‘People may think Zen is a wonderful teaching, you know. “If you study Zen, you will acquire complete freedom (laughs). Whatever you do, if you are in the Zen Buddhist robe, it is alright (laughs). If you wear a black robe like this, whatever you do will be alright. We have that much freedom in our teaching.” This kind of understanding looks like observing the teaching that form is emptiness, but what I mean by “form is emptiness” is quite different. Back and forth we practice, we train our mind and our emotions and our body. And after those processes, you will acquire the perfect freedom. And perfect freedom should be only — will be acquired only under some limitation.’ (from the Suzuki Roshi archives)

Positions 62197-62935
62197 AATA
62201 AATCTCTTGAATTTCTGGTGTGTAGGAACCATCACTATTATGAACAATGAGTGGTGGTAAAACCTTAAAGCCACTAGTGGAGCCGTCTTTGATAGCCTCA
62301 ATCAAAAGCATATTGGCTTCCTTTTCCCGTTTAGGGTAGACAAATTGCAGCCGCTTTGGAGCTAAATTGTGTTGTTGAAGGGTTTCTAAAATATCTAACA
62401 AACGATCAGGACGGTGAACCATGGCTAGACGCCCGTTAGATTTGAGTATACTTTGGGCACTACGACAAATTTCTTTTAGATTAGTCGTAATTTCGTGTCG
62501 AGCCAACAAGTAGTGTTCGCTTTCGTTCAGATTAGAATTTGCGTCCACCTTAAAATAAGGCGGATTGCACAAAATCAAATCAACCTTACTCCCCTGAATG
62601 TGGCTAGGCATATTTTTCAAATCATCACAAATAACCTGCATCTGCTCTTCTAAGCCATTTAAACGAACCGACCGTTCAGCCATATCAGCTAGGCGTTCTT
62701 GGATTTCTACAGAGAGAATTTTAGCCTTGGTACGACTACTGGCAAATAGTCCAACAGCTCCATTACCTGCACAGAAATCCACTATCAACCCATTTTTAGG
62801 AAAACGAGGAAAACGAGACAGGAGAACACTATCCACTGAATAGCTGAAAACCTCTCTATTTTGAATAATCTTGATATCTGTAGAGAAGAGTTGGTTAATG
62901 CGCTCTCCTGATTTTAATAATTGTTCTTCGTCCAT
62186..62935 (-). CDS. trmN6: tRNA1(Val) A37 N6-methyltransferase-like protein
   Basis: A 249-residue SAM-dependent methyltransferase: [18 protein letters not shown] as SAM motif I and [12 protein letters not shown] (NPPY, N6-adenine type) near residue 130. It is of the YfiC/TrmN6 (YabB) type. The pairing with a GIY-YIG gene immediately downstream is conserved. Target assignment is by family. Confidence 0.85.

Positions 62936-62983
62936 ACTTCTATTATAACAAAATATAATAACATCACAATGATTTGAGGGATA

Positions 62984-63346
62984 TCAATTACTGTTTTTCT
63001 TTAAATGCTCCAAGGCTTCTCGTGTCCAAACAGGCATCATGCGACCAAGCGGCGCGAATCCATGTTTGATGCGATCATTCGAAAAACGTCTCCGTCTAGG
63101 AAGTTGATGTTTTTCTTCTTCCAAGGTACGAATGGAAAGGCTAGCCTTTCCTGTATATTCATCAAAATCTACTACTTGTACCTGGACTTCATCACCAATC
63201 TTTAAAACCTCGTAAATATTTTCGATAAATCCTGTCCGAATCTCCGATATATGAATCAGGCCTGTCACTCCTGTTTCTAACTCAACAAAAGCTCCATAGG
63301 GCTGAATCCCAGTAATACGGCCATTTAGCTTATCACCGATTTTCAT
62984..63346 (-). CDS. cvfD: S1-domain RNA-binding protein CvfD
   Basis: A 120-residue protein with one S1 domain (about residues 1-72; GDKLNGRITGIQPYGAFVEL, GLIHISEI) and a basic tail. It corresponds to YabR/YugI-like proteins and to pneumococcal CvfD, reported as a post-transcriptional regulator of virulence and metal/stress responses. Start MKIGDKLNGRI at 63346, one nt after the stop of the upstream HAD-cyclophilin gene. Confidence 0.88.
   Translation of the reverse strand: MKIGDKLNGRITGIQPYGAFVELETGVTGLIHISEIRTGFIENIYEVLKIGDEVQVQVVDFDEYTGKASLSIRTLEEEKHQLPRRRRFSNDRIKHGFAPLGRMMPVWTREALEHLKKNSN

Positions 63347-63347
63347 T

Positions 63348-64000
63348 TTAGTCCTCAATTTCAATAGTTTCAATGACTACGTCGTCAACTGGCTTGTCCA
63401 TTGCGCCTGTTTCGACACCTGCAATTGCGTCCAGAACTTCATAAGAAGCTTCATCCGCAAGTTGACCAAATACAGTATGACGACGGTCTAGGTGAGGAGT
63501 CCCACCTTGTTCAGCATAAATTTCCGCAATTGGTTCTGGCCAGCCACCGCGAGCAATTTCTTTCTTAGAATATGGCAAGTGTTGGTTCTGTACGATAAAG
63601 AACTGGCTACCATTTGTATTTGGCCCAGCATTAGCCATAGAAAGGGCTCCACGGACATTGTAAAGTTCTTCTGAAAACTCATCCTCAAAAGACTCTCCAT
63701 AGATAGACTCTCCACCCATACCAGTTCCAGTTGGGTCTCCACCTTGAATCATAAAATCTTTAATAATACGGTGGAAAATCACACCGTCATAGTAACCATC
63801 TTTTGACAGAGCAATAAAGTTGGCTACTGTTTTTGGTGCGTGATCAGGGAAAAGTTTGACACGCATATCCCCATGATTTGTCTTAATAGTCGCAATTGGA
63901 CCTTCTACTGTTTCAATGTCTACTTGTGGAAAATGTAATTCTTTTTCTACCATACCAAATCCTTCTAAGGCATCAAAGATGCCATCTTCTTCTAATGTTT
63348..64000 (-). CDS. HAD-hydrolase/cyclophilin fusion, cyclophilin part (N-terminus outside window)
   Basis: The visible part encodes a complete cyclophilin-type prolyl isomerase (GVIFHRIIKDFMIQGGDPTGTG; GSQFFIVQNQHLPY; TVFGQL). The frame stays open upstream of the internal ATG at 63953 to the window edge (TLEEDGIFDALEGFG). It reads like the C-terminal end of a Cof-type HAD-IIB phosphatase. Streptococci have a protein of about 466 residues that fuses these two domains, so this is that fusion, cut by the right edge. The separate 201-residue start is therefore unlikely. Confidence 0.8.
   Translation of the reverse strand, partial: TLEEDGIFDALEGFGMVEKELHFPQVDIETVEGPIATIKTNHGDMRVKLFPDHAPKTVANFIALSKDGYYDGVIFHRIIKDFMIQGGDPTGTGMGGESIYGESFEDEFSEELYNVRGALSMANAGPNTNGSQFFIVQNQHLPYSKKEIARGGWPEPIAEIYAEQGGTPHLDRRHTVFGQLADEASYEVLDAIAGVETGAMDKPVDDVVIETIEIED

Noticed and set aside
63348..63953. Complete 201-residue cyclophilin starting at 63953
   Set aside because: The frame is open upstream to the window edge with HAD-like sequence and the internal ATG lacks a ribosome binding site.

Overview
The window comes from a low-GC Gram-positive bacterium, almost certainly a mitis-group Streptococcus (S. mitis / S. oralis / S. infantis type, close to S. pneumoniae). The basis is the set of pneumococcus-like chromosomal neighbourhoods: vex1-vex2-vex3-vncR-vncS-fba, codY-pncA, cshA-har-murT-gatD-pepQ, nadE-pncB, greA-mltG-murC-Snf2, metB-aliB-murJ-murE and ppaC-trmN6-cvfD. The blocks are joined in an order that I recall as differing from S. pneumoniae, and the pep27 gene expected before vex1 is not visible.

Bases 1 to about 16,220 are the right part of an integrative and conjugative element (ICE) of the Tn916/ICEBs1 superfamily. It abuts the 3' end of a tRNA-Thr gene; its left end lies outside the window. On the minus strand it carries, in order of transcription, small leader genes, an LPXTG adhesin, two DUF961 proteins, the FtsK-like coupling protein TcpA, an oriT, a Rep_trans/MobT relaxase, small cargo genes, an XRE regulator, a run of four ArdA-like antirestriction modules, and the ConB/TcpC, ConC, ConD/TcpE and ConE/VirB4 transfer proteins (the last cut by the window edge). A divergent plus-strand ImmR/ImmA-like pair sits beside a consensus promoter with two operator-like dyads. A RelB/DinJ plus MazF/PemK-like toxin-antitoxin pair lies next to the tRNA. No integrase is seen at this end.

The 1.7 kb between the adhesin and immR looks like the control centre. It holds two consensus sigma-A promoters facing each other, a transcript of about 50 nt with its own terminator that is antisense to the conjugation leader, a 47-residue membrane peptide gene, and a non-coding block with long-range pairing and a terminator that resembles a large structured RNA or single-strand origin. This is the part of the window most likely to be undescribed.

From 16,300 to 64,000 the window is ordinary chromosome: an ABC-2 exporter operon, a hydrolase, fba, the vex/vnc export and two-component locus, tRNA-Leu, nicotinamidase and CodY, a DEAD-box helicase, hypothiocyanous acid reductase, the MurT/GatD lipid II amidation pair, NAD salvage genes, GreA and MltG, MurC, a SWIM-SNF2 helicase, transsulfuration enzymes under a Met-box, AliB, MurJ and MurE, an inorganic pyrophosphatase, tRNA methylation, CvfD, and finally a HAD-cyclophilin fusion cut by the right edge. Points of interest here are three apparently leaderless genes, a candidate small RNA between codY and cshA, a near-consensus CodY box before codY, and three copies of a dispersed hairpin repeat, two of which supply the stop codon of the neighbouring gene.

I’ve been reading more of the talks from the first sesshin at Tassajara in the summer of 1967, to see what Suzuki Roshi wanted to transmit to those students who were inspired to jump into monastic training. There is a lot of subtle stuff about the different permutations of form and emptiness, and also some insights into the Genjo Koan. Look out for more posts soon.